September 29, 2010

EU Top Court Says No Attorney-Client Privilege For In-House Counsel

The Court of Justice, the highest court in the European Union (‘EU’), has ruled that communications between corporations and their in-house counsel are not protected by the Legal Professional Privilege (‘LPP’), the European version of the attorney-client privilege.

The Court’s decision in Case C-550/07 P, Akzo Nobel Chemicals and Akcros Chemicals v. Commission, means that in-house counsel will not be able to assert the attorney-client privilege in  investigations by the European Commission.  The competition authorities of individual EU Member States will still apply their national rules on LPP, which may recognize communications with in-house counsel as privileged.       

The case arose from the European Commission’s Directorate General for Competition’s dawn raid of Dutch chemicals group Akzo Nobel NV in February 2003.  The officials were investigating alleged price-fixing among producers of heat stabilizers, an additive used in the manufacturing of certain plastics.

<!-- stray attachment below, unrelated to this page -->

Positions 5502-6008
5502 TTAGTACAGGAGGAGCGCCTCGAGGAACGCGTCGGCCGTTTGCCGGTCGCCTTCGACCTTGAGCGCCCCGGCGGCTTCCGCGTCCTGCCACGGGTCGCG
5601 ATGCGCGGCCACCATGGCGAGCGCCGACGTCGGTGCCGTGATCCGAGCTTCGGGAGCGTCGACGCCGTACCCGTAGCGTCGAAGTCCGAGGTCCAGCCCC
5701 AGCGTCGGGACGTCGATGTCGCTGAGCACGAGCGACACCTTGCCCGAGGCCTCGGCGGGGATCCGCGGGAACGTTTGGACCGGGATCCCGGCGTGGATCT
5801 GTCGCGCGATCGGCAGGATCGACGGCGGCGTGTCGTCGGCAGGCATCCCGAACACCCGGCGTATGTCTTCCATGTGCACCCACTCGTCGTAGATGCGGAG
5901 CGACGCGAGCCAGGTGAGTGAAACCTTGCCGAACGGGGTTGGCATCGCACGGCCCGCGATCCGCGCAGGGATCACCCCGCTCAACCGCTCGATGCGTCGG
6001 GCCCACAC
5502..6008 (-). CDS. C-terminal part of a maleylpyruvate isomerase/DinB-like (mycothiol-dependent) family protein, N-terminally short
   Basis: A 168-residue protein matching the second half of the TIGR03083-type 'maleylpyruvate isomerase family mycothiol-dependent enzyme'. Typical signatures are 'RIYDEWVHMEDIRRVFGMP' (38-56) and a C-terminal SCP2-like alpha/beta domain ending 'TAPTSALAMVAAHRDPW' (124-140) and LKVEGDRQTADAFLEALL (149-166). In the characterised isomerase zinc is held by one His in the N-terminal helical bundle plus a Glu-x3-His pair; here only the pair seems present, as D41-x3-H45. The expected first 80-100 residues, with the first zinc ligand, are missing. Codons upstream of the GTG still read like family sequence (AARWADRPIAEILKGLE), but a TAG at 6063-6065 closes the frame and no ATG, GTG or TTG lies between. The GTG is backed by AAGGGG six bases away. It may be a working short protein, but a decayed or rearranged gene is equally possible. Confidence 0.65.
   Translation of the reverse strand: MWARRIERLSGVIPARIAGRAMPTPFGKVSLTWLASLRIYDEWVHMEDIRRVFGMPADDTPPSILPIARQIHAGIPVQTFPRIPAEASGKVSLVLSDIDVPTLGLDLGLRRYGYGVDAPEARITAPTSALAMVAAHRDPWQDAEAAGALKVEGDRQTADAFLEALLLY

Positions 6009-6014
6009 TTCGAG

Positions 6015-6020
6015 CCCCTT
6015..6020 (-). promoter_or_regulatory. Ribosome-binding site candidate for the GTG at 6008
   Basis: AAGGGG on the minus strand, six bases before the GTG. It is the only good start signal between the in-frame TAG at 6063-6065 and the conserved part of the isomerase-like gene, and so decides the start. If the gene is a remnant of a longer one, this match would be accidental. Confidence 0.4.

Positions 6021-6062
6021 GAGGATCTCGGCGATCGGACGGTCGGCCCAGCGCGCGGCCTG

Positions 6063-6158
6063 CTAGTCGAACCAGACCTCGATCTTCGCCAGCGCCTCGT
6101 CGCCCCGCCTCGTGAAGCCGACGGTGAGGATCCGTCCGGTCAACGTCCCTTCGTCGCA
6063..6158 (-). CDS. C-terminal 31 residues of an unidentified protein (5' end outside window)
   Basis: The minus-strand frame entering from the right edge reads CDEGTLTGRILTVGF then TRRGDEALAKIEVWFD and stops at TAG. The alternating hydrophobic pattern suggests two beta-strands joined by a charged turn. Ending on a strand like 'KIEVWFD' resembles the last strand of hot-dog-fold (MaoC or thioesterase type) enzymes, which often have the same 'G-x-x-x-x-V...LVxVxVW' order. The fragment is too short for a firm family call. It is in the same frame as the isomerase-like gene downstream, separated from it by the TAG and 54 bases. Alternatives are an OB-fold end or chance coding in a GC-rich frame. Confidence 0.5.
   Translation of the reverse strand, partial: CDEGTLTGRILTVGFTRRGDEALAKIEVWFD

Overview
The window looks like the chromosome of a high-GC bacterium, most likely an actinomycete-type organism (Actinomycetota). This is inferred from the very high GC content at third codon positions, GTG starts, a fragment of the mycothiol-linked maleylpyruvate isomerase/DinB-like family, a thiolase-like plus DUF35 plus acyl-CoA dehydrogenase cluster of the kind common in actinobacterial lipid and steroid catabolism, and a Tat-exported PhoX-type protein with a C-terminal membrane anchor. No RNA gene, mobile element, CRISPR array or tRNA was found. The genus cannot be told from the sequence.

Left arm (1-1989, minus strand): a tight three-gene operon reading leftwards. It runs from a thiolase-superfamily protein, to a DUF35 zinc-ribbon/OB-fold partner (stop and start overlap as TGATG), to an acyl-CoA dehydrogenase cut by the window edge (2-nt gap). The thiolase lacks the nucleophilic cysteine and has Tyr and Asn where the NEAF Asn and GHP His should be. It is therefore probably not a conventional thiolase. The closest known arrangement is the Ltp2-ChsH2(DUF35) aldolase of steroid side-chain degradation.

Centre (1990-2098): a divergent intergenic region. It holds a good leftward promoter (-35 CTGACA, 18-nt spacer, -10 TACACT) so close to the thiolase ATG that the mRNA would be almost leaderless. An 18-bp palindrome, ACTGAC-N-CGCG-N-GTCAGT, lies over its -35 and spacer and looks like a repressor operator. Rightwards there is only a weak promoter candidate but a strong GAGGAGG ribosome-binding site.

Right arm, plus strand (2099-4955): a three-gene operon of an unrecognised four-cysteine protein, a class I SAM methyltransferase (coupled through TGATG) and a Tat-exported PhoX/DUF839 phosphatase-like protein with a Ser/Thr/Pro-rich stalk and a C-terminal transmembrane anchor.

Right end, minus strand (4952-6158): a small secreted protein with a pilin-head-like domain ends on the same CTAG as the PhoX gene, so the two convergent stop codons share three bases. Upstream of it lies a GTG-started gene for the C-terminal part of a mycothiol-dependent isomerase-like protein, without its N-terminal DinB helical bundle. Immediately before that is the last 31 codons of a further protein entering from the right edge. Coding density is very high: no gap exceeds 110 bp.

Among the documents seized in the raid were two emails between a company general manager and an in-house lawyer admitted to the Netherlands Bar.  Akzo claimed that these documents were covered by LPP.  In May 2003, the Commission adopted a decision rejecting this claim.

After an unsuccessful appeal to the General Court, Akzo appealed to the Court of Justice in November 2007.

Akzo argued that the General Court had incorrectly interpreted the decision of the Court of Justice in Case 155/79 AM&S Europe v. Commission [1982] ECR 1575.  In AM&S, the Court of Justice held that one of the conditions for LPP to attach to an exchange between a client and a lawyer is that the lawyer must be “independent,” that is to say “not bound to the client by a relationship of employment.”  The General Court, Akzo claimed, had interpreted this language too literally.  The condition that a lawyer must be independent could not exclude in-house lawyers.  An in-house lawyer enrolled at a Bar or Law Society was subject to rules of professional ethics and discipline that made that lawyer as independent as an external lawyer.